| If the rest of the universe had earth's gravity,
would we be floating? And if so, how high would we
|Question Date: 2014-03-11|
Well, what do you mean by the rest of the
universe having the Earth's gravity? Gravity is a
force between two massive objects - Earth's
gravity is the force that attracts us (and
everything else) to the center of the Earth, but
what would the universe's gravity be? In which
direction would it pull us?
More importantly, if something in the universe
were attracting us towards it, it would also
attract the Earth as well. So both we and the
Earth would be pulled towards this massive object,
but in the meantime, we would continue to be
pulled towards the center of the Earth as well,
and stay planted on the surface of the Earth.
Even if the rest of the universe had earth's
gravity, we would probably not float, since the
earth has a strong enough gravitational pull to
keep humans and other objects that are much less
massive than the earth, from floating away.
The strength of gravity depends on the mass of
the object divided by the square of the distance
from that object's center. On the surface of the
Earth, this is approximately ten meters per second
per second (actually slightly less, but a first
approximation). An Earth-sized planet elsewhere in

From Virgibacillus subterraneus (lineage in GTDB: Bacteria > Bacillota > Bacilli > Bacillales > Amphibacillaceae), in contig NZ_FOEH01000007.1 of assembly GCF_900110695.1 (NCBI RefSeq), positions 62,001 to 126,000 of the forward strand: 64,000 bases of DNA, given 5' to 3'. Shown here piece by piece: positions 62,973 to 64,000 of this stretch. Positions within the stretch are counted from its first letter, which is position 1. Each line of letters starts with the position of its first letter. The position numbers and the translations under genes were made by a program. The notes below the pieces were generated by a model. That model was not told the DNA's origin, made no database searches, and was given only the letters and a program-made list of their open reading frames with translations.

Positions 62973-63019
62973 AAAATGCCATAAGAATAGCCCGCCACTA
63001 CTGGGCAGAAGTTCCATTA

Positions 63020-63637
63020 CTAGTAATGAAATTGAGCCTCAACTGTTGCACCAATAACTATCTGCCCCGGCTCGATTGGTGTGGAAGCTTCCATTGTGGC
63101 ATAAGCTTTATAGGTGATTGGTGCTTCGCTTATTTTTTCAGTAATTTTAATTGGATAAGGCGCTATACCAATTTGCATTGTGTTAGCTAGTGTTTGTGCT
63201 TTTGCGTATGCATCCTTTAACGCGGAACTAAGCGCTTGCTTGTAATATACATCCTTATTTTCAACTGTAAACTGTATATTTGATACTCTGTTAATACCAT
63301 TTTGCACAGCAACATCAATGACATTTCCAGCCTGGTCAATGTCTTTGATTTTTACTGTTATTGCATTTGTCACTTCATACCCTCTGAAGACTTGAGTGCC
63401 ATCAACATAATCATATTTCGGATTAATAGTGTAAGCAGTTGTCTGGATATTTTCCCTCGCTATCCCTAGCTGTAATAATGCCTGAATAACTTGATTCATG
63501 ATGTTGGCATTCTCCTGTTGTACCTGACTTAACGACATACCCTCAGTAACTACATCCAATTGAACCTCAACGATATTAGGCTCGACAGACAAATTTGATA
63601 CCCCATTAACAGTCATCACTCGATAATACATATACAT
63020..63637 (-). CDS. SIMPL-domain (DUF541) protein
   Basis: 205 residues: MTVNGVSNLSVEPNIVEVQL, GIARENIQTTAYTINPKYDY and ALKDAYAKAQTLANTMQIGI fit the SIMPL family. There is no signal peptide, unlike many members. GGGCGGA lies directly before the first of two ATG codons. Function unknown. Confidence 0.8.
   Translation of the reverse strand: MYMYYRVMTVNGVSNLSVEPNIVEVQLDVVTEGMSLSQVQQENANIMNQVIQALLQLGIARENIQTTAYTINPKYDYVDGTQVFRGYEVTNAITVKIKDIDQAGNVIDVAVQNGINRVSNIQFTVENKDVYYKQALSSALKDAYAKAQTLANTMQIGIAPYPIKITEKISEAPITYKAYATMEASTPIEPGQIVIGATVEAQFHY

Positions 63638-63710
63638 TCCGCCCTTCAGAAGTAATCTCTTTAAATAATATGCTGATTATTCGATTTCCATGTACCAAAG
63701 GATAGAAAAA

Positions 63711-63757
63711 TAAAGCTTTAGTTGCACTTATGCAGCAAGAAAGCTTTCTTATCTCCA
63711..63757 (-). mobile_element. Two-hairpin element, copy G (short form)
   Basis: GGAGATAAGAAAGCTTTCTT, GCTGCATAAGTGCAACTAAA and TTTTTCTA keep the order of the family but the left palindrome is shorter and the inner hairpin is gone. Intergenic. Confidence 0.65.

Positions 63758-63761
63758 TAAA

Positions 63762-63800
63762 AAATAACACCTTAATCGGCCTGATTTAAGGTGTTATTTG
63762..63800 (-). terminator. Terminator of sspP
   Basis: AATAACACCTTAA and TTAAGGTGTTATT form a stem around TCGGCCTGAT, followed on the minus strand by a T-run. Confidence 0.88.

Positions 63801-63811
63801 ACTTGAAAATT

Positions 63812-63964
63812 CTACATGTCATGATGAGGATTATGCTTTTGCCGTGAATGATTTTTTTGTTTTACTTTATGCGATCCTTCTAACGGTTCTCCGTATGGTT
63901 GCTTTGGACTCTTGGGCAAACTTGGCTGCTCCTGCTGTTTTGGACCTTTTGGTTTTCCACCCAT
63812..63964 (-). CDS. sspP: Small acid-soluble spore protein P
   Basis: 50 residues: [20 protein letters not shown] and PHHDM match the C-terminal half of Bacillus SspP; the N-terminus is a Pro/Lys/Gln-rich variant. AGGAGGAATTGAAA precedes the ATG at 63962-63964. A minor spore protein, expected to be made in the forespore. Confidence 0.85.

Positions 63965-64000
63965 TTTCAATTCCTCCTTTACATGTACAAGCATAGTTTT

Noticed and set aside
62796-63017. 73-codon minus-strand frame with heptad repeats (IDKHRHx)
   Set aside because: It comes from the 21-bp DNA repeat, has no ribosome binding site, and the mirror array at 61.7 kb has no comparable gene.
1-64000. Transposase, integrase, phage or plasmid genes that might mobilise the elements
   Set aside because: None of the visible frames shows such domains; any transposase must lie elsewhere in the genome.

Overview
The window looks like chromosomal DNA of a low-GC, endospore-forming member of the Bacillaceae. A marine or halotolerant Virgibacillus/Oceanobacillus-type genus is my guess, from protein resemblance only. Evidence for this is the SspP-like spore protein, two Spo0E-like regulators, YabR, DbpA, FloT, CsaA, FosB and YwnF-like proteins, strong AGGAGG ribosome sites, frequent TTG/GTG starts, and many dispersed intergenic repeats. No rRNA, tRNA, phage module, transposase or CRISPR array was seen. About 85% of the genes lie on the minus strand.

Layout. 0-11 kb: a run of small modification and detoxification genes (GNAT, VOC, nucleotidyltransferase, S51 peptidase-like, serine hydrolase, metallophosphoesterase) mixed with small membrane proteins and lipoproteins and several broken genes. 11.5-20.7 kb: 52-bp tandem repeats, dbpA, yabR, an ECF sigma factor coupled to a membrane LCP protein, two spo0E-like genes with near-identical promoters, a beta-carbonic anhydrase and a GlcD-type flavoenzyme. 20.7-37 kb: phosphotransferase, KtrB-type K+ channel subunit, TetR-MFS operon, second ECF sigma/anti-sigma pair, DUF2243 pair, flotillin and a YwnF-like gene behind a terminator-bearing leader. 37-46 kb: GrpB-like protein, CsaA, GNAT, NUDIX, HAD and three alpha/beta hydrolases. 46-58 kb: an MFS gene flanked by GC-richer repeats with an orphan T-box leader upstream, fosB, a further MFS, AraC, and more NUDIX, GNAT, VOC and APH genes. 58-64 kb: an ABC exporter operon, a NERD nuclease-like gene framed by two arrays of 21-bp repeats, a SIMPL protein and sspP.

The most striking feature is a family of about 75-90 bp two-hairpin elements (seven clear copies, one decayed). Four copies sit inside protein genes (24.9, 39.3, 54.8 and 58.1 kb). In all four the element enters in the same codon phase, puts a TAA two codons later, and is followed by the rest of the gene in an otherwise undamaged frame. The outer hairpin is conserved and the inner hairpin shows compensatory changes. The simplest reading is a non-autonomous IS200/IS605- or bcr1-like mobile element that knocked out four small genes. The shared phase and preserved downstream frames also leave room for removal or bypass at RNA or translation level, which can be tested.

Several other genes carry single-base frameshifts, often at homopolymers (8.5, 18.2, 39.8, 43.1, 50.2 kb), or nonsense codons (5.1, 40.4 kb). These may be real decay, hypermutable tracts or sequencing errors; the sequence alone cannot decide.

the universe with the same mass of the Earth would
have the same gravity.
It doesn't matter how much mass other things in
the universe are when we're on the Earth because
everything around us, including the Earth itself,
is just as subject to their gravity as you are.
You don't feel the gravity of the sun, for
example, because the Earth is experiencing the
same pull from the sun, and, as a result, is
orbiting the sun just as you are. You notice the
Earth's gravity only because you are standing on
it and the surface of the Earth prevents you from
falling deeper towards the center. An astronaut on
the space station experiences over 90% of the
gravity you experience on the Earth's surface, but
doesn't feel it because the space station and
everything on it are "falling" at the same rate -
it is their horizontal velocity that keeps them in
orbit instead of falling to the surface.
Click Here to return to the search form.
Copyright © 2017 The Regents of the University of California,
All Rights Reserved.